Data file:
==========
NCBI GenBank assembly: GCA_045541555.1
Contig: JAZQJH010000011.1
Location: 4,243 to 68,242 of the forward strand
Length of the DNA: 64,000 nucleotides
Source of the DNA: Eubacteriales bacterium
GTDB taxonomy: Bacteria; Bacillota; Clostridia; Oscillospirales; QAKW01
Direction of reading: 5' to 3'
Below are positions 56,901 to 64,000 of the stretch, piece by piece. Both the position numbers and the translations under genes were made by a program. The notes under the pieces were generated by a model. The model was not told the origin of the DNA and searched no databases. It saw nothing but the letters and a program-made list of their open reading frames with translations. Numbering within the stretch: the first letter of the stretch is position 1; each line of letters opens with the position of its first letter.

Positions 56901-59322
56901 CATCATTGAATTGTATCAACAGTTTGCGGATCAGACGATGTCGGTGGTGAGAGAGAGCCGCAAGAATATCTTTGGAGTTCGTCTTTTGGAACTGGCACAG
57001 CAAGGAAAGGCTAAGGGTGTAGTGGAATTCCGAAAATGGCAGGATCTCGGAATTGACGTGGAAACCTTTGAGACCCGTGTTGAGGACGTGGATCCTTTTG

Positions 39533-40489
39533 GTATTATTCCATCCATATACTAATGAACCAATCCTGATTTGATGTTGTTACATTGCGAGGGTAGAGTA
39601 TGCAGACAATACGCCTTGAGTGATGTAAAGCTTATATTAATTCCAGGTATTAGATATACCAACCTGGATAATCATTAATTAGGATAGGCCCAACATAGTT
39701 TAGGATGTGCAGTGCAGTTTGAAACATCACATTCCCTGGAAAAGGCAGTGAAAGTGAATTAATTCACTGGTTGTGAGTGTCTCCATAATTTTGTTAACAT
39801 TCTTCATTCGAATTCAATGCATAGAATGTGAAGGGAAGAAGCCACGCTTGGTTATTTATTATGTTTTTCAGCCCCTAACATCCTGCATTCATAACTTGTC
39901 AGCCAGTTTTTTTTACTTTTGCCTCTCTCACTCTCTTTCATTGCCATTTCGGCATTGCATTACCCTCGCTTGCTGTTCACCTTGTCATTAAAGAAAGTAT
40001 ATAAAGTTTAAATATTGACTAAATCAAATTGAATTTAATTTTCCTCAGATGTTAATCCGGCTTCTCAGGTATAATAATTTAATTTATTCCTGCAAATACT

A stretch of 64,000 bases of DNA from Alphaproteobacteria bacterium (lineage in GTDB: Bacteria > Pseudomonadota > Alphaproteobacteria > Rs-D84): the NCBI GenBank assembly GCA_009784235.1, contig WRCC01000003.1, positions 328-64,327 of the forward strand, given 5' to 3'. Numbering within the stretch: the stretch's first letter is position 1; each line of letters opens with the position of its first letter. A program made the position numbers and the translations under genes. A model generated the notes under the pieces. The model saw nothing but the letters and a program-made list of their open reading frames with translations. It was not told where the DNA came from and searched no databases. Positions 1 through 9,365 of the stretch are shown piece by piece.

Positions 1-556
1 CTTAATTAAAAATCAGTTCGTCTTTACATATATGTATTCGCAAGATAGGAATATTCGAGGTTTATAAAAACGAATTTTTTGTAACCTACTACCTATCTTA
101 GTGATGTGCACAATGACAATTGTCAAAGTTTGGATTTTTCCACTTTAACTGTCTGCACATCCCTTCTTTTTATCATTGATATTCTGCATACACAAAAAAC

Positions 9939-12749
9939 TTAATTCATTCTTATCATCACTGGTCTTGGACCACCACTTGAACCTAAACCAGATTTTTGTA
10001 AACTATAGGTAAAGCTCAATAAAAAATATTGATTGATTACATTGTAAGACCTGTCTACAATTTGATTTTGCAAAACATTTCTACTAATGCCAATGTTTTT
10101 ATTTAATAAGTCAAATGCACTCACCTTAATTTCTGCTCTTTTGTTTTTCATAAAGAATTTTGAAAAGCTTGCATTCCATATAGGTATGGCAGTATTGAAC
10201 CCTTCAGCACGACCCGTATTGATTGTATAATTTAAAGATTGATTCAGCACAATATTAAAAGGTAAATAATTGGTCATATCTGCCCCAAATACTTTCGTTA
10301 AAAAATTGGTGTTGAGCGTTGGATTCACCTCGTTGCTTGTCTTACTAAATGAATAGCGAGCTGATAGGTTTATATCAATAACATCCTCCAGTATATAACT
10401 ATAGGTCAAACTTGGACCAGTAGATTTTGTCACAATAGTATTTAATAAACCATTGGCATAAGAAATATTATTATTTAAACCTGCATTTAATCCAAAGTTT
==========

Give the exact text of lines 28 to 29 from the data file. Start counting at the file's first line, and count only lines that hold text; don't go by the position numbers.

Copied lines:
10301 AAAAATTGGTGTTGAGCGTTGGATTCACCTCGTTGCTTGTCTTACTAAATGAATAGCGAGCTGATAGGTTTATATCAATAACATCCTCCAGTATATAACT
10401 ATAGGTCAAACTTGGACCAGTAGATTTTGTCACAATAGTATTTAATAAACCATTGGCATAAGAAATATTATTATTTAAACCTGCATTTAATCCAAAGTTT